I count the president among the Americans who are sunk in stereotypes and dogmasLeon Wieseltier writes, from the Left, of the Apologizer-in-Chief as the The New Republic's Washington Diarist points out that "the awakening peoples prefer our assistance to our penance" —
even if the good people at the White House want you to know that he is somehow a hero of this springtime. By now—after Tehran, Tunis, Cairo, and Tripoli—a presidential pattern has been established. Obama’s reluctance to lead, and to establish the United States ringingly and incontrovertibly as the ally of the freedom movements, is owed to many things, but most of all, I think, it is the result of certain conventional assumptions about the historical agency of the United States in the developing world.
In almost his every pronouncement about the valiant accomplishments of the liberalizing crowds in “the Arab street” (now an honorific!), Obama keeps insisting that we had nothing to do with this, that they did all this on their own, that Arab democracy must not be the work of the United States or any foreign power. He dreads the imputation of our influence. All his assurances of a new world notwithstanding, he is haunted by the ghost of imperialism.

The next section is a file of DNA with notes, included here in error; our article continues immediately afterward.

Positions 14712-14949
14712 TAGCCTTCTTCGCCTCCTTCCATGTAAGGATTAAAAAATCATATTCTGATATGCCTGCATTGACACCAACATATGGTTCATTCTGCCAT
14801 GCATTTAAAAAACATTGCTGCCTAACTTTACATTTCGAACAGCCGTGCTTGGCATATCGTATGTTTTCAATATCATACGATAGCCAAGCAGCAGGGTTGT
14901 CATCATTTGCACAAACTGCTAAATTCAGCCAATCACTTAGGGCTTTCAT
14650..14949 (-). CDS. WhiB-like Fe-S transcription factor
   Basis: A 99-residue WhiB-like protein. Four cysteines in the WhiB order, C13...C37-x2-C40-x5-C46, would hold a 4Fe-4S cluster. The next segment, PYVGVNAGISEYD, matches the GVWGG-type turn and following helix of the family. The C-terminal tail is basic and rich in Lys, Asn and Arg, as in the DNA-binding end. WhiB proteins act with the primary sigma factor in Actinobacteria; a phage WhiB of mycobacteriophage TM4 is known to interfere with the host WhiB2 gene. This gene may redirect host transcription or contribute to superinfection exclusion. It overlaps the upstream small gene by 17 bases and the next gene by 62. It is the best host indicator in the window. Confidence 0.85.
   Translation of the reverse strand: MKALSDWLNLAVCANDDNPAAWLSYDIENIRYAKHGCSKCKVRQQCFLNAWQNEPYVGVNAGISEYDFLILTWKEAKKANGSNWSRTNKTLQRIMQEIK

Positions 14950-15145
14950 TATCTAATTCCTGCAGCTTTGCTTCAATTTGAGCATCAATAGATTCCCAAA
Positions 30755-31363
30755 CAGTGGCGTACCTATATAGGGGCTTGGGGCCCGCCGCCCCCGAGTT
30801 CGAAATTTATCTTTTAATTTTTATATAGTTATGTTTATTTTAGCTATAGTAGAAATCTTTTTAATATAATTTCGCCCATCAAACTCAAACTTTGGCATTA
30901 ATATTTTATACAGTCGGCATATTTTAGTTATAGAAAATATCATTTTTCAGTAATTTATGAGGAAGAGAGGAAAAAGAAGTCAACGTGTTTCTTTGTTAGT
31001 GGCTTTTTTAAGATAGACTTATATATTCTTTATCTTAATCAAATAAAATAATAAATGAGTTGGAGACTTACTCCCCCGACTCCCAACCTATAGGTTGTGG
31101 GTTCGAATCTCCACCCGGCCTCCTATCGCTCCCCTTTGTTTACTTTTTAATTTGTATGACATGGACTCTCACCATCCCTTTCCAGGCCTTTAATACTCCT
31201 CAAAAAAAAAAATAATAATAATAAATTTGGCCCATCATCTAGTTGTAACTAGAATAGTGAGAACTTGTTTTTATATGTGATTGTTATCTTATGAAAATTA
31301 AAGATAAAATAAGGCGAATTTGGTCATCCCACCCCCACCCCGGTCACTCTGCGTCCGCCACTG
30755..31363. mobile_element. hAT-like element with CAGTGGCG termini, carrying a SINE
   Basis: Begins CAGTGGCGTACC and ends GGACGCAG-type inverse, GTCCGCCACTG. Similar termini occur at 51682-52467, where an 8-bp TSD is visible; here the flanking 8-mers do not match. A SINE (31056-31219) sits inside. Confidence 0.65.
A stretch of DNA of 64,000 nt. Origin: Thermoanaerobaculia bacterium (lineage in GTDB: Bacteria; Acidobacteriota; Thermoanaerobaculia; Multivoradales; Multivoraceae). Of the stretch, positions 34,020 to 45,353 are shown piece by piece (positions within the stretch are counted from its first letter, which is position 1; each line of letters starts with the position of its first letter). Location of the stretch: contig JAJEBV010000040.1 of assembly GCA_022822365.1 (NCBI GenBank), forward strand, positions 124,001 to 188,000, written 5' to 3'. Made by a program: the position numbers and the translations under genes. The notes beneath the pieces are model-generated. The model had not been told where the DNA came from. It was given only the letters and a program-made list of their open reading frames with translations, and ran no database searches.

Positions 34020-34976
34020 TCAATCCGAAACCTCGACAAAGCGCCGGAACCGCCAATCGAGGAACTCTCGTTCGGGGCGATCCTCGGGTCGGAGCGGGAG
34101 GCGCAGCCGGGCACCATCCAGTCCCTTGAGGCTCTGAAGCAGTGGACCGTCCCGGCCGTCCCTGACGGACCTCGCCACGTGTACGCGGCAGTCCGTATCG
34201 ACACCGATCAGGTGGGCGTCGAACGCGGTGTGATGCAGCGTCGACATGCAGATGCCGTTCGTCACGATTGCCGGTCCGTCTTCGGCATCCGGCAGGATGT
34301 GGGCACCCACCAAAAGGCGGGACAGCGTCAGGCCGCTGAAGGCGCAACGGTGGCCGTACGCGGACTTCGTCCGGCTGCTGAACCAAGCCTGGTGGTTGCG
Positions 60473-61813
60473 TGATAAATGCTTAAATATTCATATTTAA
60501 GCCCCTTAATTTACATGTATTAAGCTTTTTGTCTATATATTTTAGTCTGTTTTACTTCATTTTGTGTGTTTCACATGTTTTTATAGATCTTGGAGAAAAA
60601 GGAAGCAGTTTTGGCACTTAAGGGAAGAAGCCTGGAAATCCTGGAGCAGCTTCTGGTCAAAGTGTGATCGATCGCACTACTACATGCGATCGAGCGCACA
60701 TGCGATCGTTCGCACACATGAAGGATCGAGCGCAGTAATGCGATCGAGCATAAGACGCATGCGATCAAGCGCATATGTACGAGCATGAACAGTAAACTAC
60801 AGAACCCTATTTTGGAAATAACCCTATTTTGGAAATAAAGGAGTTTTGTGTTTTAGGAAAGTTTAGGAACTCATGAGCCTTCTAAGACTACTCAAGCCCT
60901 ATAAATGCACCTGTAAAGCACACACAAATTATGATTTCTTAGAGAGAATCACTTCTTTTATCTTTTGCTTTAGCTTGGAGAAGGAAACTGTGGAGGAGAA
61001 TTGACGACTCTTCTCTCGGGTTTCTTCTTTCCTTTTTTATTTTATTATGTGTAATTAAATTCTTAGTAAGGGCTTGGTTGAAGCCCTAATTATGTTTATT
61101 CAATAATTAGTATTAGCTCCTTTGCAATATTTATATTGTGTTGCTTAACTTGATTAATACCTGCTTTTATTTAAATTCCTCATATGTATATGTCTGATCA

…the post-post-imperialist moment in the Arab world … means only that the awakening peoples prefer our assistance to our penance. Obama seems to prefer something like the opposite. He seems to believe that American support for Arab democracy—actual support, loud support, practical support—would constitute a repetition of an old and ugly pattern of American intrusion, and would therefore set the collective memory of the region against us.